Bolivia is a land of mystery and hidden secrets, with its highlands dotted with the ruins of past civilisations. Ancient temples and fallen monuments loom over the mountains and forests of this fascinating country. Join with Odyssey Traveller as we take you on a journey through one of the world’s most extraordinary travel destinations.
Odyssey travels by coach and occasionally uses local transport, including trains and ferries. Specifics are always outlined in your tour itinerary. Buses are the most common and most inexpensive form of travel in Bolivia, with buses heading areas generally inaccessible by other forms of transport. Taxis can be found in almost any town and are also a fairly cheap option. Air travel is a more expensive way of getting around, but can save you days of travel time. Train services however are limited, with passenger trains only serving a fraction of the country.
In major cities, Odyssey stays in centrally located 3-4 star hotels, with easy access to public transport. In smaller towns or rural areas, we usually stay in family-run hotels or guesthouses. On our longstay tours, during which you spend the length of the tour in a single location, we use serviced apartments.
Odyssey always engages local guides with regional knowledge to ensure an authentic experience during which you can learn as much as possible about the history and culture of places you visit.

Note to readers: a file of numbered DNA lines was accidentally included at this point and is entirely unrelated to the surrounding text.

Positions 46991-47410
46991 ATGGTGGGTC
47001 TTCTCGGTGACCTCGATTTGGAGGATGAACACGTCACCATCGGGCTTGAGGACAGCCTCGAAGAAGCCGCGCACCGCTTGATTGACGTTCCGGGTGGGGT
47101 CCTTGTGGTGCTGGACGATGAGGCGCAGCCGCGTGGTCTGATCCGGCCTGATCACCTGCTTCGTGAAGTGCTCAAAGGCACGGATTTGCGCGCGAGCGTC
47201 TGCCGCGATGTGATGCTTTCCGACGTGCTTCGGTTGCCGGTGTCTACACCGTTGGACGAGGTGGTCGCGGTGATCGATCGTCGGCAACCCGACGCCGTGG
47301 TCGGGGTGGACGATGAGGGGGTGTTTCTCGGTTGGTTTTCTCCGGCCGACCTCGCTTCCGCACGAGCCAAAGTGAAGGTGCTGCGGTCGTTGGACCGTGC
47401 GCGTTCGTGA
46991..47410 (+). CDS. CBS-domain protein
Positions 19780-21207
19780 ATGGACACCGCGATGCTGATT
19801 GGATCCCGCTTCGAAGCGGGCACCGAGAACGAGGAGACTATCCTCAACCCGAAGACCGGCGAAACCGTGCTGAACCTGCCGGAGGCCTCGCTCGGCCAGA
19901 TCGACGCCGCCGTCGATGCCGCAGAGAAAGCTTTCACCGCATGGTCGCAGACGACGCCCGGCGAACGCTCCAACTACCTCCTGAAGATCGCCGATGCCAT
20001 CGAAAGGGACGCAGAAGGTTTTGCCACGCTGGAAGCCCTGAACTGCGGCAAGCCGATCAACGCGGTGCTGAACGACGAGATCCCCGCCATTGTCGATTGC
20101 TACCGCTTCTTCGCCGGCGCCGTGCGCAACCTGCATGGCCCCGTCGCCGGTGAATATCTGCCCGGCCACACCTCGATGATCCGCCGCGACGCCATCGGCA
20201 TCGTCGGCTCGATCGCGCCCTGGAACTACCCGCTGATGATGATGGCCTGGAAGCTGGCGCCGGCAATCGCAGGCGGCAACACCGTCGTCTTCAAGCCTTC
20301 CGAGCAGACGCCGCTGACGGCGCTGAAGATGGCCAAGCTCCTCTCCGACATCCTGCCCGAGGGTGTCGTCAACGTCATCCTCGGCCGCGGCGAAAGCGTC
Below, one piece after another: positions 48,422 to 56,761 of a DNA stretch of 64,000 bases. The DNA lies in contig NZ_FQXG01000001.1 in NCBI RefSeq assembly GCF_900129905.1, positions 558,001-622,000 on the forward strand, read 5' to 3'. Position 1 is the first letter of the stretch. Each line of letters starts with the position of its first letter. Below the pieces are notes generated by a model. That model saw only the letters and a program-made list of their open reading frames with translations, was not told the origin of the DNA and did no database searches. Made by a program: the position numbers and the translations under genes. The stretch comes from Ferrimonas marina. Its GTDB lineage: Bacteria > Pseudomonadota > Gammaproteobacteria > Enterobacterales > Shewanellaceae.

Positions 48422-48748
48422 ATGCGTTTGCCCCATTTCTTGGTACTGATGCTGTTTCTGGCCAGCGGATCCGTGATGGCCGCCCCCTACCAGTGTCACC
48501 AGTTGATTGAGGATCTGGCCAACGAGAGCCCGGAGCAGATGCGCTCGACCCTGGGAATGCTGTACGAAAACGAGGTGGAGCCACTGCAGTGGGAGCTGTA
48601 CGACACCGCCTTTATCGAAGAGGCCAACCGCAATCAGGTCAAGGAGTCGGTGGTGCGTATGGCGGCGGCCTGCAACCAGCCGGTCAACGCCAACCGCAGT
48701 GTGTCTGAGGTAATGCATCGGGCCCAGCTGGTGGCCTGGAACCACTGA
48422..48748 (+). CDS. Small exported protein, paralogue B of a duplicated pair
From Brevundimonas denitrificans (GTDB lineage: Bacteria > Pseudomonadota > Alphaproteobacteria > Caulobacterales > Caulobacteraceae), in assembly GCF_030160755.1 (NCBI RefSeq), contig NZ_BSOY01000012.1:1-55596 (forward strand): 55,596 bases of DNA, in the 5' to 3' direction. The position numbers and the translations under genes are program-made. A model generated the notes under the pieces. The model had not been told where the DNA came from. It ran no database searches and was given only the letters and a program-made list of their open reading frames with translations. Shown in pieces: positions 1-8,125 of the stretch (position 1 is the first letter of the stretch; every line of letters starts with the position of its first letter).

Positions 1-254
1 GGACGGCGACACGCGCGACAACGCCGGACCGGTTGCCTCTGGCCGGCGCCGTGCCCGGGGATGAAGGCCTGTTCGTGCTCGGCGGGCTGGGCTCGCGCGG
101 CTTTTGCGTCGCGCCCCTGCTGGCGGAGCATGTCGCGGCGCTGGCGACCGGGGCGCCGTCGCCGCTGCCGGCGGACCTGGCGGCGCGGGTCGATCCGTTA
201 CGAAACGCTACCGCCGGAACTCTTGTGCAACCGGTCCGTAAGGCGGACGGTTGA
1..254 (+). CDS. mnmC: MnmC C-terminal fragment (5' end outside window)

Geography, Environment, & Weather
Bolivia is a landlocked country and covers and area of 1,098,581 square kilometres. The Andean mountains dominate the western half of the country, with the Andean region one of the highest inhabited areas in the world. Between the Cordillera mountain chains lies the Alipanto, a flat plateau about 800km long and 130 km wide, lying at elevations between 3,650 metres and 3,800 metres. To the east of the country, the terrain descends into swamps and rainforests of the Oriente region.
Climatic conditions differ across the three regions of the country. The Altiplanto highland region has a variable climate ranging from cool and humid to semi-arid, while the Yungas lowland region and the Llanos tropical region feature humid and rainy conditions. Depending on where in Bolivia you travel, and when you intend to go, check
World heritage sites
Bolivia has 7 UNESCO World Heritage Sites. You can view the official list of the sites here (https://whc.unesco.org/en/statesparties/bo). The listed sites include:
Fuerte de Samaipata, an archaelogical site featuring the largest single rock-carving in the world
Jesuit Missions of the Chiquitos, Christian missionary settlements which were constructed in a striking blend of Catholic architecture and local traditions.